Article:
A perfect example in high school would be completing the square. Jon and I bring that up as an example. Completing the square has not served me well in the real world, I don't think ever, but it was there, in my opinion, and I don't think I necessarily taught it this way for a number of years or was it taught this way to me, but I think it's there as this opportunity for you to essentially use this content as almost like a bank of ideas of how you might create that productive struggle.
As a tool to help you get to these big ideas that you're already trying to do anyway, so it's not competing, it's to support this work that you're doing. It's just what we emphasize is the important part. Rather than me thinking, I want to help students understand concepts, be able to deal with productive struggle, to be able to problem solve, all of those things and then there's all this content they need to know. I'm going to argue that it's less of content they need to know, but these are good reasons or good ideas over here in the content area for me to squeeze in.
Some of those content pieces, especially this year might not be top priority, or maybe they're not going to serve as well to help me reach these other goals over here. Just to be clear for anyone listening, I'm not trying to give people a free card to only worry about half your curriculum or half of your standards, but looking at the standards through a different light, and maybe that might help you realize that, huh, it's not about a memorization of a certain skill, we all know that a lot of students won't retain that anyway, it's about experiencing. It's about working and struggling through these problems.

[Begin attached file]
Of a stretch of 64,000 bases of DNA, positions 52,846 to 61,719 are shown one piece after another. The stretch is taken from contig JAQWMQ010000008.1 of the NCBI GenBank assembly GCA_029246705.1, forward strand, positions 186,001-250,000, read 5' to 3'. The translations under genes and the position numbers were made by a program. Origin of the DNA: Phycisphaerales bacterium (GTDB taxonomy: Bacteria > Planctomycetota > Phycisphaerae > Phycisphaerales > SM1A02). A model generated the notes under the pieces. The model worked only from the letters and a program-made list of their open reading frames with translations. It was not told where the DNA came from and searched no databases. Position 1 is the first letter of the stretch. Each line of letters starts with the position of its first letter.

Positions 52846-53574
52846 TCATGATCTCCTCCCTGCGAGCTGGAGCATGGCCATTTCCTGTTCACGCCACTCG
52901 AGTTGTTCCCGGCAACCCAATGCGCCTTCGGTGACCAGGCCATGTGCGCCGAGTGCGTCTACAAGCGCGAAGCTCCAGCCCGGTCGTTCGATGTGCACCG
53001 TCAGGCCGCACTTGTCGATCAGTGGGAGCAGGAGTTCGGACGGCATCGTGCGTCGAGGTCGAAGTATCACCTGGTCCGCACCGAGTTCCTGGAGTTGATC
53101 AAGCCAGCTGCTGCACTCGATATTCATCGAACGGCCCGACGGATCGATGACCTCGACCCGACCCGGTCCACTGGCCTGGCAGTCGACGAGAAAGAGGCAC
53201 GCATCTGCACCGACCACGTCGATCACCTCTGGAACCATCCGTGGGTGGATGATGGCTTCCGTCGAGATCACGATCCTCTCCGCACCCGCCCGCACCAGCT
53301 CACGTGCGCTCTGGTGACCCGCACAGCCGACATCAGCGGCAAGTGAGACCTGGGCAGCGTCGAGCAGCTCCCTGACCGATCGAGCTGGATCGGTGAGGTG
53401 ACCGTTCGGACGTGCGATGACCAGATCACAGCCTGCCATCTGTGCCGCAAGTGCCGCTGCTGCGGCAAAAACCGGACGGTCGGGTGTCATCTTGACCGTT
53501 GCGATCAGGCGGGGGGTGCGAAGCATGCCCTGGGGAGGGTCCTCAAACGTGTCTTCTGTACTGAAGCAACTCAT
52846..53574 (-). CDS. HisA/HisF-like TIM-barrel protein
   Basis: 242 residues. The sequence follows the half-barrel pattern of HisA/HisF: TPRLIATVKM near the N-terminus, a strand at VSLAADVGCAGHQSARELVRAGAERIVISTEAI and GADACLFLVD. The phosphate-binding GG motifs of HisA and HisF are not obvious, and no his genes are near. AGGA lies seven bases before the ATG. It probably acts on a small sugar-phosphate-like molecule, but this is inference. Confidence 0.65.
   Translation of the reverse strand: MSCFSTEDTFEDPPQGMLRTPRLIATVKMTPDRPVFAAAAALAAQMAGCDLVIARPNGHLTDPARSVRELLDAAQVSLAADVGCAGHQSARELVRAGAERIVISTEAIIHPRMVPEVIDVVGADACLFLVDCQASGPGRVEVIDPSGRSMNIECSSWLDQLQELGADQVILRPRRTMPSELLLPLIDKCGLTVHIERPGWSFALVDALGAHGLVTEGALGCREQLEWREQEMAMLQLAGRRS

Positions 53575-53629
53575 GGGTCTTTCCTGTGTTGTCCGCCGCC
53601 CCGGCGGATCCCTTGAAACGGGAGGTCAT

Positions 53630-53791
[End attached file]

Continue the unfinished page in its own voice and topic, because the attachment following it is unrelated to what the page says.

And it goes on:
These are a lot of the things that I know you, Shawn, have experienced through our online workshop and having engaged in some of our proportional reasoning course that you've sampled out as an early academy member. These are things that I think as you're framing it out, trying to ease the burden on your shoulders in terms of the amount, the sheer amount of stuff I've got to "cover." We always say uncover like Alex Overwijk always told us. We want to uncover curriculum for the reason of serving those math practices or process expectations and helping students with those social, emotional learning skills.
While those things, I know it doesn't make the struggle go away, but I want to turn it back to you and give you an opportunity to think about what we've been talking about in this episode. Are there any takeaways that you have? How are you feeling now, now that we've had this chance to chat in terms of what maybe your next steps might be as you continue to get closer and closer to this new grade seven experience?

Shawn Seeley: Yeah. As we're having this conversation, it's funny because sometimes just talking about it honestly is the difference maker, especially like I used to talk to colleagues about stuff like this and that doesn't happen as much now. My wife, bless her, she is also a teacher. She's going to be teaching second grade this next year. She goes, "Shawn, I don't want to hear about math anymore. Let's talk about something else." But as we're having this conversation, forgive me, I'm forgetting the name, is it Cathy Fasano, that had the landscapes? Is that right?

Kyle Pearce: Yep. That's right.

Shawn Seeley: I'm imagining these landscapes, as we're talking about the connections you were talking about. When I teach fourth grade, I'm so familiar with what comes before and what comes after and how that's connected in the progression of understanding that this will lead to this and this is connected to that. It's like a big web and it's the landscape.